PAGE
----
Here are a few methods to prevent your dog from illness:

While people are more likely to demonstrate symptoms than dogs are, it can be quite debilitating to any dog that gets it. Here are a few significant facts about Lyme disease, the best way to understand if your dog has it, and what to do to prevent it.

The Principles
Its mainly spread by infected deer ticks, though other ticks may also take it.

While tick season lasts from spring through early autumn, it can take as much as five months after disease before symptoms appear. The ticks begin little, but once one attaches, it is going to feed in your dog and grow in size. Ticks must feed for anywhere from 12 to two days before transmitting the disorder, but can remain attached for up to a week.

Stiff walk, with the arched back
Temperature
Reduced desire
Lethargy
Trouble breathing
Canine Lyme disease often leads to kidney disease and kidney failure, which have much more serious symptoms, and aren’t always treatable. If you believe your dog might have Lyme disease, contact your veterinarian promptly. The earlier your dog starts treatment, the better the potential for healing.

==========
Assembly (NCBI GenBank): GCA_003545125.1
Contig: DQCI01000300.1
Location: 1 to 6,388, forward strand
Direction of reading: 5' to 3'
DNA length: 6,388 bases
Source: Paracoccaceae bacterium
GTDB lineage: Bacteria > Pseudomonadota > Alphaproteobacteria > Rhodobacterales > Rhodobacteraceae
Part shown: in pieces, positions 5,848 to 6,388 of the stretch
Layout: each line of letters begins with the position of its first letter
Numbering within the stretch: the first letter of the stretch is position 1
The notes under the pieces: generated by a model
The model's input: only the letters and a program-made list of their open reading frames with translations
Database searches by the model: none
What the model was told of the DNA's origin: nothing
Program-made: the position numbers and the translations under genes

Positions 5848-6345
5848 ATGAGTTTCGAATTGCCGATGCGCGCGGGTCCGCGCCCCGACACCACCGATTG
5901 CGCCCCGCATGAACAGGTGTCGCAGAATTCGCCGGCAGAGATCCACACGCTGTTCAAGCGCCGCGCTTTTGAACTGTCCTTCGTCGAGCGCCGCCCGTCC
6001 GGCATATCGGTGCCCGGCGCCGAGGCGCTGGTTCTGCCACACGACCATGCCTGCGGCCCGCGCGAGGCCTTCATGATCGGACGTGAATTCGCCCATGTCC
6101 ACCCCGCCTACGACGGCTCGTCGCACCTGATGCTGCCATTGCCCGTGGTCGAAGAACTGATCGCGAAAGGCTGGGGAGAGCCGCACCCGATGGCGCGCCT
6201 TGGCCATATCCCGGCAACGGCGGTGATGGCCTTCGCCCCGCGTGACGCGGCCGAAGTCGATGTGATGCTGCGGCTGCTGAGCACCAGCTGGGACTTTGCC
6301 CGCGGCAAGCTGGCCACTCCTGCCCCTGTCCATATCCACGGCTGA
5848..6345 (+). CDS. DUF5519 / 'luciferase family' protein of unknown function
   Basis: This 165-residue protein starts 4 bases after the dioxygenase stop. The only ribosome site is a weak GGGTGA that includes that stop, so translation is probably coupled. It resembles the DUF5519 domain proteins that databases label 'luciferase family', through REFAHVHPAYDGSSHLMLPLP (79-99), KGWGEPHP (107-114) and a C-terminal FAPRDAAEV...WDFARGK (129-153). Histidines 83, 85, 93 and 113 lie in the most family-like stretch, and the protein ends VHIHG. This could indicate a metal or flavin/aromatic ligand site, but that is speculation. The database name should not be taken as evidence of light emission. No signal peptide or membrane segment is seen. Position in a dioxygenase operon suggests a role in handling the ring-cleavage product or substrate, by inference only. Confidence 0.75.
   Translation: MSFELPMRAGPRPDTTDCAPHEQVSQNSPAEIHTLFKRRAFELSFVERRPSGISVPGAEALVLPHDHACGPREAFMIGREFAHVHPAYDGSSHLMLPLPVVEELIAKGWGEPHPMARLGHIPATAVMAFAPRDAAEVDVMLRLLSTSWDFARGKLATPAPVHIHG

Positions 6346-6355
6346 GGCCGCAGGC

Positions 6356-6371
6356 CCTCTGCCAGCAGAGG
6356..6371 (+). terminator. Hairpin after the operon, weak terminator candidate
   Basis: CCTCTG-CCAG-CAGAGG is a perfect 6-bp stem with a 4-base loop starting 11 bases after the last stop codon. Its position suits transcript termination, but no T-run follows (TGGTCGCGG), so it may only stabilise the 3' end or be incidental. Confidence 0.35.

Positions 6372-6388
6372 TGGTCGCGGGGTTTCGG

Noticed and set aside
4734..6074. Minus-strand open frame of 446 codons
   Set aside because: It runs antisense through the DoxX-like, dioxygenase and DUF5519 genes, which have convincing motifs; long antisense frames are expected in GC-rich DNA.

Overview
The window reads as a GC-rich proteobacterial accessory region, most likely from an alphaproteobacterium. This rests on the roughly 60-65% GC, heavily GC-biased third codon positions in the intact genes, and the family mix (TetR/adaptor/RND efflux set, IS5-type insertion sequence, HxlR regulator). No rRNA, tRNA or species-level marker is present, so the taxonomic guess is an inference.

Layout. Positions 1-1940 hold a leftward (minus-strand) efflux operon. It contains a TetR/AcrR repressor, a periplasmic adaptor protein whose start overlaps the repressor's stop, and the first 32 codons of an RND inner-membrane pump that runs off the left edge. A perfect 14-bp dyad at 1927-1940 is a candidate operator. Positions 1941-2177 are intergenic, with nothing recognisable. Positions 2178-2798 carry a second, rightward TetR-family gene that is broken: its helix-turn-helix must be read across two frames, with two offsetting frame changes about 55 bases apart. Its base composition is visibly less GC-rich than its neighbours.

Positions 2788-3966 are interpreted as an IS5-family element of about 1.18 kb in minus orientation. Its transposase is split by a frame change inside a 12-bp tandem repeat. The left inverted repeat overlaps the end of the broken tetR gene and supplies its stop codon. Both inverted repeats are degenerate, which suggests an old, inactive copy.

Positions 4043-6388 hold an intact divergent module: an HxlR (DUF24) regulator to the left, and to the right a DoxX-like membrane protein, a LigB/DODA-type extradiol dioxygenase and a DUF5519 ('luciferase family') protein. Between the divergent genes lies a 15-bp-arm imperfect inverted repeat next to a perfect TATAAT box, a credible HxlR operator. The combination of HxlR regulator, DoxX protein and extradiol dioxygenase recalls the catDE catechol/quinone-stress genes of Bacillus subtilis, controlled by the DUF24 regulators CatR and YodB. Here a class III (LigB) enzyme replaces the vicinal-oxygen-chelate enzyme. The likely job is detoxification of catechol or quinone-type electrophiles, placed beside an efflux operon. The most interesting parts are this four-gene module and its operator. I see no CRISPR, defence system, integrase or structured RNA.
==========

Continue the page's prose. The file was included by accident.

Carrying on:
Systems of Prevention
Unless your dog never, ever goes outside, there’s always the opportunity for disease. Dogs which are outside for long periods, especially in woods, bush, or tall grass, will be more likely to be bitten.

Here are a few methods to prevent your dog from illness:

Assess your dog frequently for ticks, and remove any you find. They must be removed entirely, like the head. (If it’s possible to do so save the removed tick so it can be examined for the disorder.)
Treat your lawn.
Have your dog wear a flea/tick collar, or use spot on treatment.
Talk to your veterinarian about the prevalence of tick-borne diseases locally, and about any recommended preventative medicine.
Treatment will really be much more complex and arduous than any preventative measures. Hopefully, youll have the ability to see the signs before your dog gets extremely ill. All the best, and remain healthy!